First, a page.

School district asks for millage increase
by The Press and Standard | June 21, 2018 5:00 pm
Last Updated: June 20, 2018 at 10:09 am
The Colleton County Council has been asked to increase the millage for the Colleton County School District by 4.40 mills.
The request was made in a resolution approved by the school board during a special meeting held by the board on June 14.
The millage increase would come in two forms.
The school district is asking the council to approve an increase of 2.35 mills, the amount of increase allowed for the 2019 tax year by state law. Legislators established a formula based on a number of factors including population to be used to set the maximum amount of mill increase allowed.
Another 2.05 mills increase requested by the board represents the millage increase the school district was allowed to seek but has not been sought in the previous two tax years.
According to the school district, the millage increase would generate $581,007 in additional revenue that would be used to assist with salary expenditures. The school district’s current millage rate is 110.43.
The request for a millage increase comes as school administrators continue the work on the latest draft of the proposed budget for the 2018-2019 fiscal year that estimates a General Fund of $44,676.757 — $1,227,891 above the current fiscal year.
Revenue to cover the day-to-day operations of the school district comes from three primary sources: local, state and federal funding.
The school district is predicting that local revenue sources for the next fiscal year will be $15,586,578, an increase of $777,246 over this current fiscal year. The bulk of that local revenue comes from the ad valorem property tax revenue. The school officials are projecting that the property tax revenue will be $15,275,438, an increase of $822,106 over this fiscal year.
Finance Director Emily Temple said the local revenue projections were made including the 4.40 mill increase the county council is being asked to authorize. It is projected that the revenue provided by the state will amount to $29,040,179, an increase of $450,645 over this fiscal year.
But Temple says a governmental change in the definition of students in poverty could end up costing the school district revenue. Both the state and federal government provide school districts additional funding based on the number of low-income students enrolled in the district.
In the past, the state and federal government based their students in poverty funding levels for a district on one criteria. If a student had been determined to be eligible for a free or reduced-price breakfast or lunch, they were to be listed among the district’s students in poverty.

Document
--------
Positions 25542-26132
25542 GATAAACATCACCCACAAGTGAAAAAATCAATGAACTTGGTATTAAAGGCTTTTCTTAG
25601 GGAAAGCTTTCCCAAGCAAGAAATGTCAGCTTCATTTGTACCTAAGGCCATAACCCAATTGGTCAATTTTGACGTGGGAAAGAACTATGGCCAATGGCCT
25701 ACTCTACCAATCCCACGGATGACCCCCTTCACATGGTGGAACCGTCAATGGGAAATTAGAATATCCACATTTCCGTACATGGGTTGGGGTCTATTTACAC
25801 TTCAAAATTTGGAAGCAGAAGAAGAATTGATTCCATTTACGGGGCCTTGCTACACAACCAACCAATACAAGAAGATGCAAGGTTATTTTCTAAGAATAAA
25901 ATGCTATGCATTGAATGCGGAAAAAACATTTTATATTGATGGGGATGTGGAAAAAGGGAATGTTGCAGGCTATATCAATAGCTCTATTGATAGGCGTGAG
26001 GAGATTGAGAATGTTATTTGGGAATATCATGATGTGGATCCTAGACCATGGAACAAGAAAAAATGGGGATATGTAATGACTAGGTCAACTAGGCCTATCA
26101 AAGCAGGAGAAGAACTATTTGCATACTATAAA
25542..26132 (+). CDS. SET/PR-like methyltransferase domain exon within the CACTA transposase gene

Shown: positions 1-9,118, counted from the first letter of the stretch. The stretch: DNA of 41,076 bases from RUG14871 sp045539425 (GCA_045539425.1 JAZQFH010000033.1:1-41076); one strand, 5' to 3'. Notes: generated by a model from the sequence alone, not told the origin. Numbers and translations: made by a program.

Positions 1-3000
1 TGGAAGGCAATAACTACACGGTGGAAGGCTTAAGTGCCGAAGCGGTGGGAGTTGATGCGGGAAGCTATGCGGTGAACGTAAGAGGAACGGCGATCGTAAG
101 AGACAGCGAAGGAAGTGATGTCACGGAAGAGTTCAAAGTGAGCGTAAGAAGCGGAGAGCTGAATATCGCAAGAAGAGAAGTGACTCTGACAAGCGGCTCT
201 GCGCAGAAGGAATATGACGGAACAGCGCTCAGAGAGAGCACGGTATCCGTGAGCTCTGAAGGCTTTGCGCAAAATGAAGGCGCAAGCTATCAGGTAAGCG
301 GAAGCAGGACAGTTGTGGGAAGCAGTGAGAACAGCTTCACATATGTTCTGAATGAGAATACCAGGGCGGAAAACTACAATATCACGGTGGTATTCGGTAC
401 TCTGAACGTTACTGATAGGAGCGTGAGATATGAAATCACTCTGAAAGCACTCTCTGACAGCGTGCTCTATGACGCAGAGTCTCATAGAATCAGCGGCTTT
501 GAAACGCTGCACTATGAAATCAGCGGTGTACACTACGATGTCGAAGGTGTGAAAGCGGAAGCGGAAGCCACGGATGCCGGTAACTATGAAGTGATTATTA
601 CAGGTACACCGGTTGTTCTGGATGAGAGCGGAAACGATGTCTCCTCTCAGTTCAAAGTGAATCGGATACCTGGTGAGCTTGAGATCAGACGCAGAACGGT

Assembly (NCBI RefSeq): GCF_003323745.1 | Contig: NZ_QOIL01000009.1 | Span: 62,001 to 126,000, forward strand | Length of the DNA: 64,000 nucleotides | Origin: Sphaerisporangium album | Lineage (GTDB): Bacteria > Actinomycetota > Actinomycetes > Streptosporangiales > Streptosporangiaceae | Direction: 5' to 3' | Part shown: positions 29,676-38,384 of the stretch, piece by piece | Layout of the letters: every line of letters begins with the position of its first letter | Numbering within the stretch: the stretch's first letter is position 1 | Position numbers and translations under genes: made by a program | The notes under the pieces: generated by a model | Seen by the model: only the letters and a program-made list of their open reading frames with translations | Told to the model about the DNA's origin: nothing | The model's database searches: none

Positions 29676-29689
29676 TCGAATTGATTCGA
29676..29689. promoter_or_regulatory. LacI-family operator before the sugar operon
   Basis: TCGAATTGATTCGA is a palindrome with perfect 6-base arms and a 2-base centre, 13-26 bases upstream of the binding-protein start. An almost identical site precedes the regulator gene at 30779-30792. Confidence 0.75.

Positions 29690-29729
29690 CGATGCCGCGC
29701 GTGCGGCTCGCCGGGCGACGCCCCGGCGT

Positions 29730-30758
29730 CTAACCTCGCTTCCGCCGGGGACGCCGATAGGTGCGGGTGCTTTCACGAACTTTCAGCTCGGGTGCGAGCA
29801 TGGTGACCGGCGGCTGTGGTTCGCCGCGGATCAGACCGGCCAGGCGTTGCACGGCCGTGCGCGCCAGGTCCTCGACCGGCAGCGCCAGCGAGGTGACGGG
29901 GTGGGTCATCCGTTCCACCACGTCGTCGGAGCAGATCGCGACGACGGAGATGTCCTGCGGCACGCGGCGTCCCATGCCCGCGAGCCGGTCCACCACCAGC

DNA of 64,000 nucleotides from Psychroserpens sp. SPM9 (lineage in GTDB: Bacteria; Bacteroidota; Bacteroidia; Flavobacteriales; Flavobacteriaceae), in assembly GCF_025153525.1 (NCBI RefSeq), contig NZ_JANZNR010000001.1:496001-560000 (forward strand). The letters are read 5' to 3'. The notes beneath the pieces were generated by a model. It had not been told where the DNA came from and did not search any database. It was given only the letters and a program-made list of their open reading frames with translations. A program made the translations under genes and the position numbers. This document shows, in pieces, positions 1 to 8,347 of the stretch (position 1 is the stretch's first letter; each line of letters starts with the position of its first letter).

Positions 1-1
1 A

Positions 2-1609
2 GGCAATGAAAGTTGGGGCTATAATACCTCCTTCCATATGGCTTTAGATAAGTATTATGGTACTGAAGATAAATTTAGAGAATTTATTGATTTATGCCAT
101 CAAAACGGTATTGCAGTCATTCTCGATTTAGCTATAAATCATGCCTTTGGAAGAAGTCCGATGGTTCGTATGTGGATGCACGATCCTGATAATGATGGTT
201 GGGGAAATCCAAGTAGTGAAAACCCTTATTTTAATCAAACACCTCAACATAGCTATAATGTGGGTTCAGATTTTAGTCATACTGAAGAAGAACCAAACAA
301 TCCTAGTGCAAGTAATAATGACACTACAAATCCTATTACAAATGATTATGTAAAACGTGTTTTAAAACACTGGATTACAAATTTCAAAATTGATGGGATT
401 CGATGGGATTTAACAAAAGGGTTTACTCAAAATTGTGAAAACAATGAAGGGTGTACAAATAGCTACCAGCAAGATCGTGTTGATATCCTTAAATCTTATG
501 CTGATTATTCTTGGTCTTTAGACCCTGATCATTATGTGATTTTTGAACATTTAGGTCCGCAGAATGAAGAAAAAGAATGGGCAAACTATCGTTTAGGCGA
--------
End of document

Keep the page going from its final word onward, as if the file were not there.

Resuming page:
Then in about 2013 the United States Department of Agriculture altered the criteria for the free and reduced breakfast and lunch program.
If a high number of students in a district were eligible for free and reduced meals, then the district could seek to have the free and reduced meals available to every student in the district. When that change was made, approximately 86 percent of Colleton County’s students were eligible for the community-wide program. As more and more South Carolina school districts became eligible for the designation, the meal program was no longer used as a barometer to determine how many students in poverty were living in a district.
For years, the state has been attempting to come up with a different barometer, seeking to have information collected by other state agencies used to establish a new definition for students in poverty.
This year, state officials might get around to changing the definition and a number of projections have been made about how much that change is going to cost school districts. Temple said every school district in the state is anticipating a decrease in funding because of it.
When building a budget, Temple said, officials have to be conservative in the revenue projections. That means in determining the extent of the loss, she added, the district has to consider the worst-case scenario.
The proposed change, in the worst-case scenario, would see the school district losing $332,650 from the Education Finance Act.
A portion of that decrease would be related to an anticipated drop in enrollment, but most of it would be attributed to the change in definition.
Then, she said, the federal government, in its funding for students in poverty, is expected to use the definition the state has established.
That worst-case scenario would translate into a loss of $472,279 in federal funding.
At the same time the school district is faced with the possibility of losing funding, state mandates are expected to cost the district $531,629 for salaries, $248,026 in retirement costs and $165,261 in insurance.
The school administration is still working on its proposed fiscal year 2018-2019 budget and has approved a resolution that will allow it to continue working on the financial documents past the June 30 deadline for having it approved by the school board. The fiscal year begins on July 1.
The school district can’t formalize its budget until the state finishes its work on school funding.
Temple said the latest word out of Columbia is that the work should be done near the end of June.
That means the school district will not be able to finalize the budget and have board approval before the start of the new fiscal year.
That made the resolution adopting a continuing budget necessary for the next fiscal year.
The state’s guidelines for operating under a continuing budget does not allow funds being spent or obligated in the new fiscal year to exceed the appropriations in the previous year’s budget.